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Assume that houses have occupants and that no two occupants of any house can have the same height.

  1. Pick a random house
  2. Get a list of the current occupants of the house
  3. Decide which ones to keep, replace, evict, or add by examining the list
  4. Make sure that the new list doesn't contain any occupants of the same height.
  5. Replace the existing list with the new list; delete, insert, or update as required.

Sounds simple enough but when you have 50 threads all trying to do this at the same it gets complicated. I used UPDLOCK, ROWLOCK on the select (step 2) to block possible updates to any of the occupants I might want to update. I get an occasional failure, however, when there are no current occupants and a new occupant is added. The failure is always a unique constraint violation. This should never happen (see step 4) but it does.

Steps 2-5 are being performed within a TransactionScope using ReadCommitted isolation level.

Is there a best practices model somewhere that defines how a scenario like this should be handled?

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>Decide which ones to keep, replace, evict, or add by examining the list Based on what? I understand evict – user1877337 Dec 6 '12 at 23:36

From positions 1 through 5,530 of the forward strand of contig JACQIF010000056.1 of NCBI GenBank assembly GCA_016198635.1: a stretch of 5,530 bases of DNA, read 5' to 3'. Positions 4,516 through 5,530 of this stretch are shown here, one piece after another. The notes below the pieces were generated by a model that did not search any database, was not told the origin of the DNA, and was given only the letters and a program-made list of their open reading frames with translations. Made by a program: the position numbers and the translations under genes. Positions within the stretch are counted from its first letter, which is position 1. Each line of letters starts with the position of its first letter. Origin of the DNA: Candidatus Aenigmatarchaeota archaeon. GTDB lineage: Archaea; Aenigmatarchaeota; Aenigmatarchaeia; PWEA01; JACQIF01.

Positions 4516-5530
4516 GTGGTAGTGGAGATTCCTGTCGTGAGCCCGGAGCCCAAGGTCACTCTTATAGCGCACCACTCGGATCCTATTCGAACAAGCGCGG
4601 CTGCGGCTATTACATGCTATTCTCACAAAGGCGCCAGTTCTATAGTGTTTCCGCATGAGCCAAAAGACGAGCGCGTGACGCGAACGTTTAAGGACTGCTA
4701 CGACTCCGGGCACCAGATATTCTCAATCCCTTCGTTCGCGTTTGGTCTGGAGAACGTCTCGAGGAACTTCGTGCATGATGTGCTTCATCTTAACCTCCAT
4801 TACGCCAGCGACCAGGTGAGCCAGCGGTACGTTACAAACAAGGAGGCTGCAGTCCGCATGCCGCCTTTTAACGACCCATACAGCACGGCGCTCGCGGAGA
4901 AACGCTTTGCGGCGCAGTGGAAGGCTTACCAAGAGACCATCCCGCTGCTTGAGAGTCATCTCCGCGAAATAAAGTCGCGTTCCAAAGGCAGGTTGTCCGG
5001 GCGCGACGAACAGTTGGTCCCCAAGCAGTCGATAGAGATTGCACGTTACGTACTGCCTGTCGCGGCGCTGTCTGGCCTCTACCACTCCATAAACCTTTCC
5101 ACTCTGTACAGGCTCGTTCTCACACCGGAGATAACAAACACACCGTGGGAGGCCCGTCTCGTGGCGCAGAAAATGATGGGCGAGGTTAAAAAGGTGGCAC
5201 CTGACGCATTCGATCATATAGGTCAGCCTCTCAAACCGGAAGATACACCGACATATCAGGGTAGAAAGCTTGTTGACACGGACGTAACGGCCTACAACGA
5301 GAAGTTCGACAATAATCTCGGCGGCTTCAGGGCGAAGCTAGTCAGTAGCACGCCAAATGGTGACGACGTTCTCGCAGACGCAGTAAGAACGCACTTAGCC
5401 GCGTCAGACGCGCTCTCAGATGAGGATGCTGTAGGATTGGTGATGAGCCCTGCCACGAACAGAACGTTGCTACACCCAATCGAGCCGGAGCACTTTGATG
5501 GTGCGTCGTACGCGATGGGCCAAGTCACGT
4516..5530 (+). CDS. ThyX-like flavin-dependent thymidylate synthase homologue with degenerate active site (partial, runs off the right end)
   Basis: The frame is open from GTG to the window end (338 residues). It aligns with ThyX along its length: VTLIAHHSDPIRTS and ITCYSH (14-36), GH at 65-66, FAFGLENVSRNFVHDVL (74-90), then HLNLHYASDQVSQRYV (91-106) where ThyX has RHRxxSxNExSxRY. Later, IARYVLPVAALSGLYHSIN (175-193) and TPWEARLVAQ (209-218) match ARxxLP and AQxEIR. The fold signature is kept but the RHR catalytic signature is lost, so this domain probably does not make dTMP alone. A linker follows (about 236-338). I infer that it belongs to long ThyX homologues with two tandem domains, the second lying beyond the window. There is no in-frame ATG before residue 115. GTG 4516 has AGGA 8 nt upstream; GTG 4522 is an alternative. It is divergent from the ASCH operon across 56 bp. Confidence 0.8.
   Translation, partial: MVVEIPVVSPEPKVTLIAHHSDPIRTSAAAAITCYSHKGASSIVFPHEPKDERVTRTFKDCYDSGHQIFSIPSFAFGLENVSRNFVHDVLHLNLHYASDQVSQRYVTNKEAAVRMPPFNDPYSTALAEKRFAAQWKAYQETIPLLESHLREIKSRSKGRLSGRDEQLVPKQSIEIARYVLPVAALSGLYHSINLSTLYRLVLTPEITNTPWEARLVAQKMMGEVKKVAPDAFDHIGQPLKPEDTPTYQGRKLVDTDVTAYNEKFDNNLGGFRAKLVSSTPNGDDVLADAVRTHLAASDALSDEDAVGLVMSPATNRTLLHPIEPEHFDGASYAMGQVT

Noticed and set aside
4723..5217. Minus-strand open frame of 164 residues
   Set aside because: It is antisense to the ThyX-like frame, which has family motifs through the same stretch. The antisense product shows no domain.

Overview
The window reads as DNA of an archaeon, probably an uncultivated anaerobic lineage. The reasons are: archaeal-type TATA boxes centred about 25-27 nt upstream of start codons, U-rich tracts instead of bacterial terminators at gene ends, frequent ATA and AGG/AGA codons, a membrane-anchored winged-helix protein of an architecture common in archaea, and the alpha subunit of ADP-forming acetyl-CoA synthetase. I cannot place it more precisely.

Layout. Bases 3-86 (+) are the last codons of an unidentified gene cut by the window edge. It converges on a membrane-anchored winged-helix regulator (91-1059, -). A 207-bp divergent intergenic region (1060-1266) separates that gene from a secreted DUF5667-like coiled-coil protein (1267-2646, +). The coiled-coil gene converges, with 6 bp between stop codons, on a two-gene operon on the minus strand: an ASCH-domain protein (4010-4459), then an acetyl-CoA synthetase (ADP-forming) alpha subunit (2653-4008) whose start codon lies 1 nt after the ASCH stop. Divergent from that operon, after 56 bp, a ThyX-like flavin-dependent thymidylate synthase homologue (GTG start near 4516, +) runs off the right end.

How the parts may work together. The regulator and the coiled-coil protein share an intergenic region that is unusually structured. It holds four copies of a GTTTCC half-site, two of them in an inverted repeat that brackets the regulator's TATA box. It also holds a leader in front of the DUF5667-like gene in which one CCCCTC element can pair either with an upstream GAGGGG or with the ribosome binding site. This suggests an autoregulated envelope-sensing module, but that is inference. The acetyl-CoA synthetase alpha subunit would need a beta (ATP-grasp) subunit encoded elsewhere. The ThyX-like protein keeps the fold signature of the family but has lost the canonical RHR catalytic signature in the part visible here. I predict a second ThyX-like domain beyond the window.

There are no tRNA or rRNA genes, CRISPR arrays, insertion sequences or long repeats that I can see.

Can a house have no occupants? – Laurence Dec 7 '12 at 1:00

Take a look at the transaction isolation levels in SQL Server. It sounds like your problem is likely that you're having phantom reads (ie, somebody is inserting data into a range that you've already SELECT'ed).

With a high-level of concurrency in a situation like this, I'd definitely recommend that you run all of the associated queries (ie, SELECT followed by appropriate INSERT/UPDATE/DELETE's) in a single transaction with the isolation level set to Serializable. That way, SQL Server will ensure that the transactions happen in complete isolation from each other.

However, the best solution in this case, given its high degree of concurrency, is probably going to be to implement some sort of locking/synchronization in your code, rather than only relying on SQL Server to do it for you. (Although, I'd still recommend using the Serializable isolation level.)

For example, use some sort of lock-manager that generates a lock-object for each occupant and house in such a way that you'll always get the same object for the same occupant (or house), and have each thread use that object for entering a critical section (or something similar C#'s Monitor.Enter) - just be careful to avoid deadlocks. That way, you guarantee that only one thread is examining any particular house or any particular occupant at any given time, but still allows other threads to run.

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I've realized that this isn't a SQL or TransactionScope related issue. I am reconciling a collection of data items and access to the collection must be semaphored while that's happening. In my case, I just needed to add a lock(List) { around the code that does the reconciliation. }

To continue the analogy, if you're going to reconcile a list of occupants, it's probably a good idea to lock the doors to prevent occupants from getting in or out while you're doing it.

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